Producing and Marketing Broadsides on Public Executions

face of a prisoner

Recounting acts of tribal-political violence, such as imprisoning Prometheus and martyring early Christians, is probably as ancient as humanity itself. Yet many sensational accounts of crimes and public punishments are not plausibly related to fundamental challenges to the political order. Sensational crime stories produced and marketed in broadsides and ballads reflect the development of competition for attention and the popular press.

Sensational stories of mundane crimes are as old as popular media. Crime stories are co-extensive with mass-market news reporting:

Ever since the popular press had been established in England, much of its output has been devoted to crime, its major concern being the sensational and newsworthy case^

Sensational meant newsworthy. Broadside ballads probably were produced in London in 1551 in association with Alice Arden’s execution for murdering her husband. In 1592, that crime was produced as the play “the lamentable and true tragedie of M. Arden of Feversham. ” In 1591, a ballad described the public execution of George Strangwidge and Mrs. Page for the murder of her husband Master Page.^ Crude woodcut depictions of hangings were used repeatedly on broadsides.^ In Germanic lands, cheap print describing crimes and punishments dates back at least to the early seventeenth century.^

A print industry producing and marketing execution broadsides was well-developed in early nineteenth-century England. In 1676, the chaplain (Ordinary) of London’s Newgate Prison got into the business of regularly publishing confessions, biographical facts, and last dying speeches of persons executed at Tyburn. These were an important public resource for the execution broadside industry until the Ordinary’s accounts were discontinued in 1772. A historian has declared:

though their voices might be different, they spoke from the same text. That which the street-seller hawked the Ordinary wrote for each hanging.^

That historical account under-estimates the development of the execution broadside industry. Street-hawkers chanted verses offered on execution broadsides. Many of the Ordinary’s accounts didn’t include verses to be chanted. Moreover, there was considerable competition among broadside printers who drew on a variety of sources to produce quickly cheap, attractive texts.

Street-hawkers of execution broadsides were a large, independent workforce. On execution days in London in the 1780s, “every ragged man, woman, and child bawld {the ‘death-verses’}.”^ In-time print capacity was a limiting factor for the industry:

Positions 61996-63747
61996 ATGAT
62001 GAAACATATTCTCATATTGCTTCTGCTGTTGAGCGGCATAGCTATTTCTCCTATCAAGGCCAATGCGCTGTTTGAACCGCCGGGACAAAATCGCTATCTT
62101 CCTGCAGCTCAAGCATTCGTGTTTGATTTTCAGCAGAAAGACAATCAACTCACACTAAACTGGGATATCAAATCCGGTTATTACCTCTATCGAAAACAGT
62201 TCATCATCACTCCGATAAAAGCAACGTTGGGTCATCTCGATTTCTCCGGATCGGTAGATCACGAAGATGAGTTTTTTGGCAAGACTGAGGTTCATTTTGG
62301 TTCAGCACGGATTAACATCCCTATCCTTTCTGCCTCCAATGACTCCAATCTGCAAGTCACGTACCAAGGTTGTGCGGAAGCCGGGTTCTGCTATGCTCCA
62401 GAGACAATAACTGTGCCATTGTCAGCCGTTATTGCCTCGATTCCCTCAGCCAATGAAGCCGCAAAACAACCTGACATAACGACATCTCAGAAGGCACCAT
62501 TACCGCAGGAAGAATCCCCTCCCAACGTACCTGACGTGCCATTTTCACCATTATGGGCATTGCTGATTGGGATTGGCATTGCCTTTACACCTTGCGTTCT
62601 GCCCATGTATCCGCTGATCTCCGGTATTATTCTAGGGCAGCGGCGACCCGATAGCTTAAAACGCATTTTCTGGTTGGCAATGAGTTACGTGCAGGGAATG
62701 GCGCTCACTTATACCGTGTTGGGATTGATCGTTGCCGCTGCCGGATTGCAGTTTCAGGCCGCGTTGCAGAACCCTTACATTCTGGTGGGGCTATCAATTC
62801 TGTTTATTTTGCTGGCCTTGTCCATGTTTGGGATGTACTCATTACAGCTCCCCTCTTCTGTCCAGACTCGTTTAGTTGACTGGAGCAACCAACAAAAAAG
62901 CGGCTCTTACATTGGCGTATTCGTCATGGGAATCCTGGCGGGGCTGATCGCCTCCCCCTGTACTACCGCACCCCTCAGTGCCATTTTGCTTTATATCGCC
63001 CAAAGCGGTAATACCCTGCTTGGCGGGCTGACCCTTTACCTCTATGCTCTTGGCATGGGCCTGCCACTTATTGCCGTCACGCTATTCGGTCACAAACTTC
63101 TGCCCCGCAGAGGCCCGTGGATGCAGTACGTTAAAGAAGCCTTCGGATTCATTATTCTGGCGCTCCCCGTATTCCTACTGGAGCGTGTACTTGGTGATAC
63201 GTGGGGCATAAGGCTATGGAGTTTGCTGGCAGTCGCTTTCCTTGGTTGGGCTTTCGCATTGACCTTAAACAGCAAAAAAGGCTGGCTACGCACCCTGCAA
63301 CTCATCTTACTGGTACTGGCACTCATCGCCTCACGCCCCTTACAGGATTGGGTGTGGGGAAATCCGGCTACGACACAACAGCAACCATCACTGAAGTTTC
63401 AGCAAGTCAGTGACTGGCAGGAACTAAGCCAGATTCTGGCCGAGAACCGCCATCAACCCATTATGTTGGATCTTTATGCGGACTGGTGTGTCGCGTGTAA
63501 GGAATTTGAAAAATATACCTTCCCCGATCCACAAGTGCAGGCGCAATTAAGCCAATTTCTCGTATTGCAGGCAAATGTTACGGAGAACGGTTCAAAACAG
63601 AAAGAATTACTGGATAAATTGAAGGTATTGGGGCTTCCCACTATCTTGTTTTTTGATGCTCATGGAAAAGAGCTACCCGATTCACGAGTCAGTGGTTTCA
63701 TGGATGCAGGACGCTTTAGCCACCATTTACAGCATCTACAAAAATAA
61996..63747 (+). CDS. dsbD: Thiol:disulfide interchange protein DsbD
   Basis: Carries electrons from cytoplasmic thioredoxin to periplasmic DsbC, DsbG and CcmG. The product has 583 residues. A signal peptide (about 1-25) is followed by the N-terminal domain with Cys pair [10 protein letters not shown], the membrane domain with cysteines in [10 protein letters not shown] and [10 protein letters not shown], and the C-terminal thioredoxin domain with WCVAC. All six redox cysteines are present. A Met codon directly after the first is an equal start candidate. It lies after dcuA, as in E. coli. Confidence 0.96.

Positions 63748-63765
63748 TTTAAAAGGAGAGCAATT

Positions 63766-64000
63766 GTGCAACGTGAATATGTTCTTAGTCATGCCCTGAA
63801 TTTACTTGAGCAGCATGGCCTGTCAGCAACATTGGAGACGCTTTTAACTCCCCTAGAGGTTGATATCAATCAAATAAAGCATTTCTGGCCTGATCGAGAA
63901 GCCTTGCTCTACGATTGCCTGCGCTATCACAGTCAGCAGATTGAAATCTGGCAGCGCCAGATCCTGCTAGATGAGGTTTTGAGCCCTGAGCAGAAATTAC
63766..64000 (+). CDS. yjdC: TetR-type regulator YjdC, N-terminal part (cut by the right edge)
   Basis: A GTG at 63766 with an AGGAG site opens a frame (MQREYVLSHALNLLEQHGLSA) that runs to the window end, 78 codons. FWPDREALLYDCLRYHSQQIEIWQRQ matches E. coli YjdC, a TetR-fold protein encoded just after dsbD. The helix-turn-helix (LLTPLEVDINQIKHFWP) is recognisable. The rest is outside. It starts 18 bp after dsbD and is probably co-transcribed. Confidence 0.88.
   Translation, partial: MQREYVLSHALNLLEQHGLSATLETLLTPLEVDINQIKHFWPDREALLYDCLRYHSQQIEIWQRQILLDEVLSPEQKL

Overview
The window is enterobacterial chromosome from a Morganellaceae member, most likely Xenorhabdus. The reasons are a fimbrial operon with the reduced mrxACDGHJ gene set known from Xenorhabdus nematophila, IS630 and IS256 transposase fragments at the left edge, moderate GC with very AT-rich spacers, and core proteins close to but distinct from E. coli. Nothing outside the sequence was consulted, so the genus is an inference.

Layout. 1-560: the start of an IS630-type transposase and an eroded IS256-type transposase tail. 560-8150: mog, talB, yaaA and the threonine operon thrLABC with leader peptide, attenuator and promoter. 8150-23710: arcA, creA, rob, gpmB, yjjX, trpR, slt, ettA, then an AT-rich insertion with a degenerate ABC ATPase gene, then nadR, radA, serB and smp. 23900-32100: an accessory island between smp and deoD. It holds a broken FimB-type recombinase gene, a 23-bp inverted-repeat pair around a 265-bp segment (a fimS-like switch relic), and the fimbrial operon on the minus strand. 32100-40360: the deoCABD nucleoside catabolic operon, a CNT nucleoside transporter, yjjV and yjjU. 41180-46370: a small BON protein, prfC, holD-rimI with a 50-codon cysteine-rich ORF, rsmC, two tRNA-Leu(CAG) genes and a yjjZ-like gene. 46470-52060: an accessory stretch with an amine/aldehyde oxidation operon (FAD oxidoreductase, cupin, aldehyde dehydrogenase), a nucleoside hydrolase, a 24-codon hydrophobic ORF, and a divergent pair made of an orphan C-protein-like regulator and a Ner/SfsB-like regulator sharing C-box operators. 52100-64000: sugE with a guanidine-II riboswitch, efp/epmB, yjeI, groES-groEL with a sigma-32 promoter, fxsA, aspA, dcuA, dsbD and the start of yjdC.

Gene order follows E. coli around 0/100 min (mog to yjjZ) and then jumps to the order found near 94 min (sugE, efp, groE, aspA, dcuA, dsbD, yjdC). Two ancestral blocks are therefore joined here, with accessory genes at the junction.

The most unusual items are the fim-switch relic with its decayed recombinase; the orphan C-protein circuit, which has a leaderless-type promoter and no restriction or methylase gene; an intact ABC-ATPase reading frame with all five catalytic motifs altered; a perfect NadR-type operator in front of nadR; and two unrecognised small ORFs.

The York printer Thomas Gent wrote that in 1722 when he was printing the dying speech of Christopher Layer, who had been hanged for treason, he was so besieged by hawkers anxious for the publication that he was unable to step outside his office until he had finished the work ^

In London in the 1840s, there were about 80-100 “running patterers” (also called “flying stationers”) who sold broadsides, including crime and punishment broadsides, about the streets of London. Selling broadsides were also standing patterers and chaunters (sellers who sung ballads). Standing patterers numbered “at least 20.” Running patterers sometimes worked with chaunters, while 50 running patterers regularly did their own chaunting. Selling broadsides at executions was regarded as the easiest sort of selling.^

By the early nineteenth century, a large and success print industry served the execution broadside market. In Bristol in 1837, four printers each marketed a different series of broadsides for Mary Burdock’s trial, dying speech, confession, and execution.^ From the 1830s through the early 1850s, five to ten London printers sold broadsides wholesale. James ‘Jemmie’ Catnach and John Pitts were the most successful. Fulfilling the eternal hopes of business competitors, competition apparently expanded the market rather than eliminated business profits. Both Catnach and Pitts were said to have earned several thousand pounds printing broadsides related to the trial of Queen Caroline in 1820. Catnach reportedly amassed more than £10,000 pounds working in the business.^ ^ ^ Aggressive marketing of execution broadsides and ballads continued at least into the 1860s.^

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